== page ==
b. Paging Channel (PCH) Used by the BTS to page MS, (paging can be performed by an IMSI, TMSI or IMEI).

c. Access Grant Control Channel (AGCH) Used by the BTS to assign a dedicated control channel to a MS in response to an access message received on the Random Access Channel. The MS will move to the dedicated channel in order to proceed with either a call setup, response to a paging message, Location Area Update or Short Message Service.

d. Cell Broadcast Channel (CBCH) This channel is used to transmit messages to be broadcast to all MS’s within a cell. The CBCH uses a dedicated control channel to send its messages, however it is considered a common channel because all mobiles in the cell can receive the messages.

Active MS’s must frequently monitor both BCCH and CCCH. The CCCH will be transmitted on the RF carrier with the BCCH.

Dedicated Control Channels[edit]

The DCCH is a single timeslot on an RF carrier that is used to convey eight Stand-alone Dedicated Control Channels (SDCCH). A single MS for call setup, authentication, location updating and SMS point to point use a SDCCH. As we will see later, SDCCH can also be found on a BCCH/CCCH timeslot, this configuration only allows four SDCCHs.

a. Slow Associated Control Channel (SACCH) Conveys power control and timing information in the downlink direction (towards the MS) and Receive Signal Strength Indicator (RSSI), and link quality reports in the uplink direction.

b. Fast Associated Control Channel (FACCH) The FACCH is transmitted instead of a TCH. The FACCH ‘‘steals” the TCH burst and inserts its own information. The FACCH is used to carry out user authentication, handovers, and immediate assignment.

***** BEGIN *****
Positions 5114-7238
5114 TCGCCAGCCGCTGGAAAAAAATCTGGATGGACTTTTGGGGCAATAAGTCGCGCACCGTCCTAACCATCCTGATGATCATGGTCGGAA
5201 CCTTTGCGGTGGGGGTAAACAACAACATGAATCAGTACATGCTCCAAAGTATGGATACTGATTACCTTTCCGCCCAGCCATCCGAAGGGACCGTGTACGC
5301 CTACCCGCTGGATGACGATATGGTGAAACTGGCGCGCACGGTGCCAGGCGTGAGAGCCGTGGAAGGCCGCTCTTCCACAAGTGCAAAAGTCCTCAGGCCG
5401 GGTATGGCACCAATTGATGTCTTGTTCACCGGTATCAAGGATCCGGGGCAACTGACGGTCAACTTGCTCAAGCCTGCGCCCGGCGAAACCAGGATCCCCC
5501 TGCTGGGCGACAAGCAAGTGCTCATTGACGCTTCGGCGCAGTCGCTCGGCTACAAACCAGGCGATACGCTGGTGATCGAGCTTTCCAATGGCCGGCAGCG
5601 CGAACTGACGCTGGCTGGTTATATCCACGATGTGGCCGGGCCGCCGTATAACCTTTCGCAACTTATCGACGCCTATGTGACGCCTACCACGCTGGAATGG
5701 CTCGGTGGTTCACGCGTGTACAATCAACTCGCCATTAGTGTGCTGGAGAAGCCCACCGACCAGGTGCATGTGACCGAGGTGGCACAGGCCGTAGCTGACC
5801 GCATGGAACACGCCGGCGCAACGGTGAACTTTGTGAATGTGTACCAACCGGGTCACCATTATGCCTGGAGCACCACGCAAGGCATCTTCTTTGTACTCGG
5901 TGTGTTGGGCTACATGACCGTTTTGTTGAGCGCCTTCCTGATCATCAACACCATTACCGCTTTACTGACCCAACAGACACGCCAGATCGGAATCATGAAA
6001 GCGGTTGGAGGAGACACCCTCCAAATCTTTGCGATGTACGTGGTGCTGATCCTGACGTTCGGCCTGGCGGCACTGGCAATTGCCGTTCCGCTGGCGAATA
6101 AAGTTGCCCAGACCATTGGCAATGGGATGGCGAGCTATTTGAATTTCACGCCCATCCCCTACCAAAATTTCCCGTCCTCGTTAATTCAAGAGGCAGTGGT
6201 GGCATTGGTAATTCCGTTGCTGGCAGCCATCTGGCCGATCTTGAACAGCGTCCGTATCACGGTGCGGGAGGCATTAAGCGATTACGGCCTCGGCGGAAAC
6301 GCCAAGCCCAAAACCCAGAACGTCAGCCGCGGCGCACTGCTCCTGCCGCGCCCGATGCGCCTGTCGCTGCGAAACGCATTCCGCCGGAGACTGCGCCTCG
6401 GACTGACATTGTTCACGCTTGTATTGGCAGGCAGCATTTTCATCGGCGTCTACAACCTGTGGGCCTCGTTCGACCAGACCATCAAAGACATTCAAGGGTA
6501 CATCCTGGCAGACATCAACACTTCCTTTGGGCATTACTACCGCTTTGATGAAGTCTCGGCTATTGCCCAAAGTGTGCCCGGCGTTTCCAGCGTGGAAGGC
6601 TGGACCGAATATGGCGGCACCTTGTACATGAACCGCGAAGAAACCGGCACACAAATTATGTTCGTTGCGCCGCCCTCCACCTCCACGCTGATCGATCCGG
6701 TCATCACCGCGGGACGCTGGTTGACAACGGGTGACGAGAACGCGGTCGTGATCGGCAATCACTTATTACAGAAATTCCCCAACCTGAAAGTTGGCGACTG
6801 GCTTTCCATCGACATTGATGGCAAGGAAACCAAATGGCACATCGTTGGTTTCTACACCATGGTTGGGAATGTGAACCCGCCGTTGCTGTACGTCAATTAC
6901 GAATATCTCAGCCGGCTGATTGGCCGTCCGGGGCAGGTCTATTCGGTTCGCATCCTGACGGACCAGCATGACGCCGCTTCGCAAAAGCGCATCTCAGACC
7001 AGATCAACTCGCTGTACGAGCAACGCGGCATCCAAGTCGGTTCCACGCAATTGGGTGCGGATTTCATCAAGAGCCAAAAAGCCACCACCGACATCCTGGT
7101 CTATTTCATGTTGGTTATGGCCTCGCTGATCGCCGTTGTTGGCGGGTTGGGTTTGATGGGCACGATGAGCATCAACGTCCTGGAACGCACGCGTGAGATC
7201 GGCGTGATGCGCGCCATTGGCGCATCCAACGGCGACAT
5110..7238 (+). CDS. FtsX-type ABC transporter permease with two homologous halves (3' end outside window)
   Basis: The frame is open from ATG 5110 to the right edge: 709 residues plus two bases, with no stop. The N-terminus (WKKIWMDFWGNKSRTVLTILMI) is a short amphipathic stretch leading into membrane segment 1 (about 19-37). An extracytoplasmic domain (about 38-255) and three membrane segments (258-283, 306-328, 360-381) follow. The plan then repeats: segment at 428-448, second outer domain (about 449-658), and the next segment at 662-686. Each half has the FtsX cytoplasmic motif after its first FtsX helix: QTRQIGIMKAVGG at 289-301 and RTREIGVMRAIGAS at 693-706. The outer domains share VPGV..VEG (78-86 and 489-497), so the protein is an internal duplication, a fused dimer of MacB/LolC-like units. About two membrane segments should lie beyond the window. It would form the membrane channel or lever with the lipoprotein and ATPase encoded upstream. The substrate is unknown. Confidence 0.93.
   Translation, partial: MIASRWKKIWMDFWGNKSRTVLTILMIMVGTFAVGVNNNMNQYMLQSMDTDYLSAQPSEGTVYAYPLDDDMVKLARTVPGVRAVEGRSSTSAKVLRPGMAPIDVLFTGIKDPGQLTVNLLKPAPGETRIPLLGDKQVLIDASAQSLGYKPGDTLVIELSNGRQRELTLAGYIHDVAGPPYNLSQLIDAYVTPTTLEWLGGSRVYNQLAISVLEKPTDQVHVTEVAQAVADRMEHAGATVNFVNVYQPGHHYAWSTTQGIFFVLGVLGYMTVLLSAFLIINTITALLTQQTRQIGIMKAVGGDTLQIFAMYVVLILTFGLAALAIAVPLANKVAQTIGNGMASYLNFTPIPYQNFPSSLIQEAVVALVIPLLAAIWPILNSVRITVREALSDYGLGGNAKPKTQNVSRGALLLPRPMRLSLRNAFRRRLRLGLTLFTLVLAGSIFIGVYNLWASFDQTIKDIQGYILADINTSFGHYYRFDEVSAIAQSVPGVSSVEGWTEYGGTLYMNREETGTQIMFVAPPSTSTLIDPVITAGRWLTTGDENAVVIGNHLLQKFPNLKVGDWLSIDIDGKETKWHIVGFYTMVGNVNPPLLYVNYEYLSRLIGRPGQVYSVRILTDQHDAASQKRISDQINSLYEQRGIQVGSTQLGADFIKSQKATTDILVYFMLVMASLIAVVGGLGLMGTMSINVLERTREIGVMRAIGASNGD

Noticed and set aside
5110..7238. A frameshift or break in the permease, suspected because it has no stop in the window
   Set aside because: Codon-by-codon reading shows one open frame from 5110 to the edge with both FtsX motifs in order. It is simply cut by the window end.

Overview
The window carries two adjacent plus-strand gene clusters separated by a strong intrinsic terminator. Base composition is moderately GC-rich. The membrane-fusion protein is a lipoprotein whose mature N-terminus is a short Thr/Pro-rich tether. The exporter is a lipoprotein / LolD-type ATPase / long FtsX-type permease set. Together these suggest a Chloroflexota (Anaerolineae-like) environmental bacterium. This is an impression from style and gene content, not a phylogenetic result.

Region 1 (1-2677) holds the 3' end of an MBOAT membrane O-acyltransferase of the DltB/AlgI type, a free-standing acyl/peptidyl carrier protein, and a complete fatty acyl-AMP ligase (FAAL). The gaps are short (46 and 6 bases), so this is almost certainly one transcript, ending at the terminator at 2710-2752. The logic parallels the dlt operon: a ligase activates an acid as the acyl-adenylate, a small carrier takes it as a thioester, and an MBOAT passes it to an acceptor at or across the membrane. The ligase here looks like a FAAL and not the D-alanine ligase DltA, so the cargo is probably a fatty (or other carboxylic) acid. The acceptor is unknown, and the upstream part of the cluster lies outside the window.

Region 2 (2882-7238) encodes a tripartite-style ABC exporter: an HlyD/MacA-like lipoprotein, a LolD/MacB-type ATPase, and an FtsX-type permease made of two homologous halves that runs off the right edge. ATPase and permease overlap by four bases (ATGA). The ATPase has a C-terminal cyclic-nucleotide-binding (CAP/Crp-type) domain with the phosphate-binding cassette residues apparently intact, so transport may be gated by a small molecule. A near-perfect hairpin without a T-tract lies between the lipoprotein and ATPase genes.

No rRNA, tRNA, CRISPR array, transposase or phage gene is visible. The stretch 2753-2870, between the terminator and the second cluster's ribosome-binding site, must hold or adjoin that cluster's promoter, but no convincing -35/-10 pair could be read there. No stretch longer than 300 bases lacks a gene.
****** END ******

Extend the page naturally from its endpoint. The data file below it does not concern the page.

c. Stand-alone Dedicated channel (SDCCH)

All of the control channels are required for system operation, however, in the same way that we allow different users to share the radio channel by using different timeslots to carry the conversation data, the control channels share time slots on the radio channel at different times. This allows efficient passing of control information without wasting capacity that could be used for call traffic. To do this we must organize the times lots between those, which will be used for traffic, and those, which will carry control signaling. DCCH is control channel.

Channel Combination[edit]

The different logical channel types mentioned are grouped into what are called channel combination. The four most common channel combination are listed below:

1. Full Rate Traffic Channel Combination – TCH8/FACCH + SACCH

2. Broadcast Channel Combination – BCCH + CCCH

3. Dedicated Channel Combination – SDCCH8 + SACCH8

4. Combined Channel Combination – BCCH+CCCH+SDCCH4+SACCH4

5. Half Rate Traffic Channel Combination – TCH16/FACCH +

The Half Rate Channel Combination (when introduced) will be very similar to the Full Rate Traffic Combination.

See also[edit]


  1. ^ Eberspächer, Jörg (2001). GSM Switching, Services and Protocols, Second Edition. John Wiley & Sons Ltd.